Tuesday, November 28, 2023

Train kids for free – Lesotho coach advices BTA

The Botswana Tennis National Team faired badly in the just ended Botswana Open Tournament, as none of the athletes managed to go past the quarterfinal stages.

This is despite the fact that our lads had home ground advantage.
Speaking to Sunday Sports after the games, the winning coach from Lesotho, Lebohang Tsasanyane, said the problem with Botswana is that too much attention is being given to established athletes, while young kids are being ignored.

Tsasanyane said everything in Botswana is all about money, which is making it very difficult for youngsters to find proper training.

“I find that here in Botswana a very small number of tennis players are able to get the right equipment and train in the right facilities. These are the lucky ones who can afford private coaching. In Lesotho, the government has made it a culture that as many young kids as possible are exposed to tennis. Coaching and equipment are offered for free,” he said.

The coach, however, said the tennis facilities in Botswana are some of the best in the region, and advised that if the country could put more emphasis on grassroots development, they could become a powerhouse in the region and abroad.

BTA’s Public Relations Officer, Tuelo Serufho, said the association had a strategic review, to find out what they have achieved in the past years.
“We were mainly concerned with our performance in international competitions which, to be honest, has not been up to scratch,” Serufho said.
He said they sat down and, during their deliberation, came up with a number of issues that they believe are a hindrance to the growth of tennis in the country.

One shortcoming that was highlighted was inadequate coaching that has failed to reach out to as many athletes as possible.

‘We are currently in talks with the Internal Tennis Association to find out if they could not increase the funds they are allocating to us. We have also engaged Botswana National Sports Council and Botswana Defence Force to source for funds in order to train more coaches.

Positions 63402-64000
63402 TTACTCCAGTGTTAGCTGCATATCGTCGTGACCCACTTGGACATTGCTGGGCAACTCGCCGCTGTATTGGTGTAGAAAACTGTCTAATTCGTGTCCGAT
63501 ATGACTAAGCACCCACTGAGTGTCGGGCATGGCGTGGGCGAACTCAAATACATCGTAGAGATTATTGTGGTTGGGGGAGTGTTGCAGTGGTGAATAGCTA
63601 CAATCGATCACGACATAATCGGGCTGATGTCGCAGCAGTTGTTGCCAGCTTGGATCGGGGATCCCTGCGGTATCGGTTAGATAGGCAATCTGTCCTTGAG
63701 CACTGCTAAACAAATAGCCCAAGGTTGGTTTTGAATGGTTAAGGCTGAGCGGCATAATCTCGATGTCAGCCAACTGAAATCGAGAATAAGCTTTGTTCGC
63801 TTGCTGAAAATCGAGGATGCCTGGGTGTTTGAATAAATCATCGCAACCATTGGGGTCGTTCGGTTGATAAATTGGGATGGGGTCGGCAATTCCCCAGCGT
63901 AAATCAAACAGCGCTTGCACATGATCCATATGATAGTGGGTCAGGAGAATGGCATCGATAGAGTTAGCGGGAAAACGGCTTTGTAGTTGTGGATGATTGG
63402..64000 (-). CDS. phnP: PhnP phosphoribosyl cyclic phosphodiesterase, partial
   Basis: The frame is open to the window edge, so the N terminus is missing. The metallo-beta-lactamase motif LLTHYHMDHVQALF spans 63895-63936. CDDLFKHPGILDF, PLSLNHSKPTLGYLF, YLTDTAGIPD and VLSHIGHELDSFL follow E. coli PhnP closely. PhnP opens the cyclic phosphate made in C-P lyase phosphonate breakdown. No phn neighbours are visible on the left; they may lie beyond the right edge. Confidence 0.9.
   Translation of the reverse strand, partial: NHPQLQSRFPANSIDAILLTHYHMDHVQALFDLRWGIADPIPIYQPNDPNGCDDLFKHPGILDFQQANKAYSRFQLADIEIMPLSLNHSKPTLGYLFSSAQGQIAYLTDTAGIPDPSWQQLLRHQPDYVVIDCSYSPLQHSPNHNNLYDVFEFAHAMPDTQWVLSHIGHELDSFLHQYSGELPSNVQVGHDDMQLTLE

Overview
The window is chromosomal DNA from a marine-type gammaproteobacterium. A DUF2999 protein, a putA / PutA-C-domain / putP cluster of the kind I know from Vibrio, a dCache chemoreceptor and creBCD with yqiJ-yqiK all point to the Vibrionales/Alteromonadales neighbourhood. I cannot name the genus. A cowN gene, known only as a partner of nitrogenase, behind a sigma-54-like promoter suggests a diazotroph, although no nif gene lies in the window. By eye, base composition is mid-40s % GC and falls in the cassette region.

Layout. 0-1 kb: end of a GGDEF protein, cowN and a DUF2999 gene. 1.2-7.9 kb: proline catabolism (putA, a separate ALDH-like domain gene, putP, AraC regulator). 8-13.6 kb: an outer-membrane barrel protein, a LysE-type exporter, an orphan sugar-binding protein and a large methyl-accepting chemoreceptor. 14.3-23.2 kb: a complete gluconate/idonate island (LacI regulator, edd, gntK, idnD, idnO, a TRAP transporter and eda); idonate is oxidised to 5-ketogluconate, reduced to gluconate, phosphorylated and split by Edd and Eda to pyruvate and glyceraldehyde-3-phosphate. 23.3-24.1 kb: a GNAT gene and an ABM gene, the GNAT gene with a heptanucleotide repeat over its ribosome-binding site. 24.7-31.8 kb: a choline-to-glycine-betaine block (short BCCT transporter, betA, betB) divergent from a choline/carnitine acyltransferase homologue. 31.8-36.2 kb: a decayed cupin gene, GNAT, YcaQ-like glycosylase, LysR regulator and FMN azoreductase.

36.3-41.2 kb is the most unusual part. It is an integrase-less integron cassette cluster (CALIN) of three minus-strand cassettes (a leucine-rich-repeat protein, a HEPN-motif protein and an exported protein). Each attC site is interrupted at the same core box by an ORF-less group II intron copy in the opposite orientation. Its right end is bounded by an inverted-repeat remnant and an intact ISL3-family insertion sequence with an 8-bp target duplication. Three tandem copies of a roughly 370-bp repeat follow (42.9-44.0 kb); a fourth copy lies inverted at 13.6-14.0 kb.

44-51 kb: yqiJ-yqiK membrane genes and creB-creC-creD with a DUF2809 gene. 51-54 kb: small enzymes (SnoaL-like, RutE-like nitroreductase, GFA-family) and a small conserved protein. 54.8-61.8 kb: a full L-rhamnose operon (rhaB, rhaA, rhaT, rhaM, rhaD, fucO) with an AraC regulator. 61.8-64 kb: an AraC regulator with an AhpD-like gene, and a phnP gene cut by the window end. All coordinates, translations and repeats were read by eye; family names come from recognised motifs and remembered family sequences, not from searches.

Serufho said another factor that has been affecting the performance of local players is the lack of match practice. He said compared to athletes from other countries who can have as many as 40 tournaments in a year, locals can only play at least five tournaments.

This year alone there have been only four tournaments that the BTA hosted; among them are the Africa Juniors Championships, John Pickles Challenge and the just ended Botswana Open.
This, according to Serufho, is not enough to prepare players for international games such as the All Africa Games.

“If we seriously want to win medals, we have to organise as many tournaments as possible. It is of great essence that we have at least three tournaments every school break,” he said.

Serufho said they have also decided to shift their attention from players who are already over 16 years and pump more in the under 12.

“We believe that if an 18 year old player is till struggling to be in the top 10 in Southern Africa, we will never be able to make him a world class athlete; that is why we need to concentrate on the young ones who still have age on their side,” explained Serufho.

Complacency was also pointed out as a contributing factor in the team’s poor showing. Serufho said due to a small pool of players some players are not trying hard, since they are assured selection to the national team.
The BTA PRO, however, said the results were not that bad since Botswana did not field their best team.

“Lesotho fielded a team that represented them in Algeria in the All Africa Games and none of our players had that experience. Had we brought our best players who are currently in the US, we could have won the Botswana Open. The likes of Tapiwa Marobela could have excelled,” he said.
Serufho said the fact that the likes of Matshidiso Malope and Thabiso Mabaka are sitting for their Form five examinations could have had an effect on their game.


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